Using the distribution channels such as press agencies and (international) newspapers is recommended. However, using media in each Member State separately is not required.
A company must be organized in such a way to ensure that any disclosure of Inside Information is made in an accurate way.
Since it might be difficult to determine when information must be considered Inside Information, when the Inside Information must be disclosed to the public and what must be disclosed, it is critical to implement internal arrangements and procedures within the company to detect any Inside Information and to escalate all information to a committee that might be put in place (a “disclosure committee”) which would comprise members of the management board as well as any chief medical officer or chief regulatory officer. The idea is to put in place a multidisciplinary team (scientific, legal and public relation experts).
It is also worth drafting a “Communication Chart” that can be distributed within the company so that managers and employees are aware of and understand the regulation from a practical point of view. Such distribution is particularly important to ensure that no communication (including any communication containing Inside Information) is made during interviews with the press or speeches to investors or scientists/physicians or to other practitioners or in reviews unless the company has previously disclosed the Inside Information pursuant to the applicable rules. Since the confidentiality of any delayed disclosure of Inside Information must be ensured, the “Communication Chart” should also comprise NDA templates and emergency press release templates to be used in case of such delayed disclosure.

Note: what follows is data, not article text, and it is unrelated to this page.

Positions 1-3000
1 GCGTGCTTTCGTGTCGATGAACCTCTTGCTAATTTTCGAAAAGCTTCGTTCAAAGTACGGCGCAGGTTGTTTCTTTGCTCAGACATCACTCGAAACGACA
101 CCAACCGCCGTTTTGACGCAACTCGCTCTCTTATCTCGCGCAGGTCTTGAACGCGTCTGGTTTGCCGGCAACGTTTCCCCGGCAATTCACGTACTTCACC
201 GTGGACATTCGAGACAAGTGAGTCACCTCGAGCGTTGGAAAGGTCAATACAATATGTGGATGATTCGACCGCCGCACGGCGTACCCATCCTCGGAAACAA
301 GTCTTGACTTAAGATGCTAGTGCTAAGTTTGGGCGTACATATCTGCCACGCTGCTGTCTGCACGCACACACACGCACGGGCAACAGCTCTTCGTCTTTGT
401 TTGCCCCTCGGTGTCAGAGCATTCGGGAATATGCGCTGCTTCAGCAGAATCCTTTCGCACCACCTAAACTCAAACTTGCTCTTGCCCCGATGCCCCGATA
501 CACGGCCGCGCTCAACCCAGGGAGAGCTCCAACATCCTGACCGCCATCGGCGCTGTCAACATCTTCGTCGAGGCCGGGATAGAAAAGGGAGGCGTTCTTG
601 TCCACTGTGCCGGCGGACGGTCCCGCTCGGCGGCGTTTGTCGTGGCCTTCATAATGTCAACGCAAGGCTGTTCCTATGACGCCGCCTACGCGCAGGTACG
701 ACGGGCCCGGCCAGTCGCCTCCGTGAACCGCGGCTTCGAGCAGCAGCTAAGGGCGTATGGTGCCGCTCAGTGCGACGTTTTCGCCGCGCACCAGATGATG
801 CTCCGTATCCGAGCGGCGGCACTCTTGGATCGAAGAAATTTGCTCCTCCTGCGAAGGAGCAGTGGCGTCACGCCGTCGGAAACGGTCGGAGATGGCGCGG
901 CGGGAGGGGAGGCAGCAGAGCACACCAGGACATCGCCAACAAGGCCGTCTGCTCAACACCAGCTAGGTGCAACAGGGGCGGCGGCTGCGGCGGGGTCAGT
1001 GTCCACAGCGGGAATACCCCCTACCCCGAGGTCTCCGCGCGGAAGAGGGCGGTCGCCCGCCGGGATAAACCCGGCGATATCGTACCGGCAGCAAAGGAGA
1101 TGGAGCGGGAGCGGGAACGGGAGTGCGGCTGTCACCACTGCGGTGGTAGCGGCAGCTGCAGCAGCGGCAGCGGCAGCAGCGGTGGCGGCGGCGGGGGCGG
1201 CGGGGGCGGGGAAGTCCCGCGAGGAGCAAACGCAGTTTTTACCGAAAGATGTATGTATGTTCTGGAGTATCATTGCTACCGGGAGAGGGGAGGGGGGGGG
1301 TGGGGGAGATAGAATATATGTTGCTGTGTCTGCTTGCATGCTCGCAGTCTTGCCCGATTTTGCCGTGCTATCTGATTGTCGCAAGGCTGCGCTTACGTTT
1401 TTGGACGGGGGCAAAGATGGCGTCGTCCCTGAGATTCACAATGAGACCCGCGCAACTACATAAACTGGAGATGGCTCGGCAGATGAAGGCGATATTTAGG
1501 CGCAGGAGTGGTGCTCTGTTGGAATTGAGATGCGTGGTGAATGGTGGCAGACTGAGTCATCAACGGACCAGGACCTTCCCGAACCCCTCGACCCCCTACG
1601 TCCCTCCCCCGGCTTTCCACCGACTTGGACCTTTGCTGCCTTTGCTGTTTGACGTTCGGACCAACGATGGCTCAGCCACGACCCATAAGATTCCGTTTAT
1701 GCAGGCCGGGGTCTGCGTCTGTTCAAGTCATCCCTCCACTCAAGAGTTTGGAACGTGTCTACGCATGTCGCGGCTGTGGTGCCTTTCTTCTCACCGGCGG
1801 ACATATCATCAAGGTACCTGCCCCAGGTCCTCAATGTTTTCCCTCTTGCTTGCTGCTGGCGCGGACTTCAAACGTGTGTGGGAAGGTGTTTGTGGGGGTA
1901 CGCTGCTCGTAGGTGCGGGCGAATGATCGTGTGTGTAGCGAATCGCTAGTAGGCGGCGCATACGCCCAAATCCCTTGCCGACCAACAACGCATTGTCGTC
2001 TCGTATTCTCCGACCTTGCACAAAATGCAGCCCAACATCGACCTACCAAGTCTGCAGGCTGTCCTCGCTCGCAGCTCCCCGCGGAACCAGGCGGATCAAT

The FSMA also recommends establishing a calendar with the expected timing of milestones relating to the clinical trials, results on efficacy and safety, recruitment and treatment of patients’ schedules, etc. and disclosing any material deviation from this calendar.
The aforementioned guidelines and recommendations must be understood as general guidelines and good practices but cannot capture the specificities of each biotech company nor each and every particular obligation under applicable regulations.
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1 Regulation n° 596/2014 of the European Parliament and of the Council of 16 April 2014 on market abuse.
2 FSMA opinion_2020_02 dated 28 October 2020.
4 MAR, art. 7.1.
5 MAR, art. 17.1.
6 MAR, art. 17.4.
7 Regulation 2016/1055 of 29 June 2016. Art. 4.
8 Art. 5 of the Royal Decree on the obligations of issuers of financial instruments admitted to trading on a regulated market dated 14 November 2007.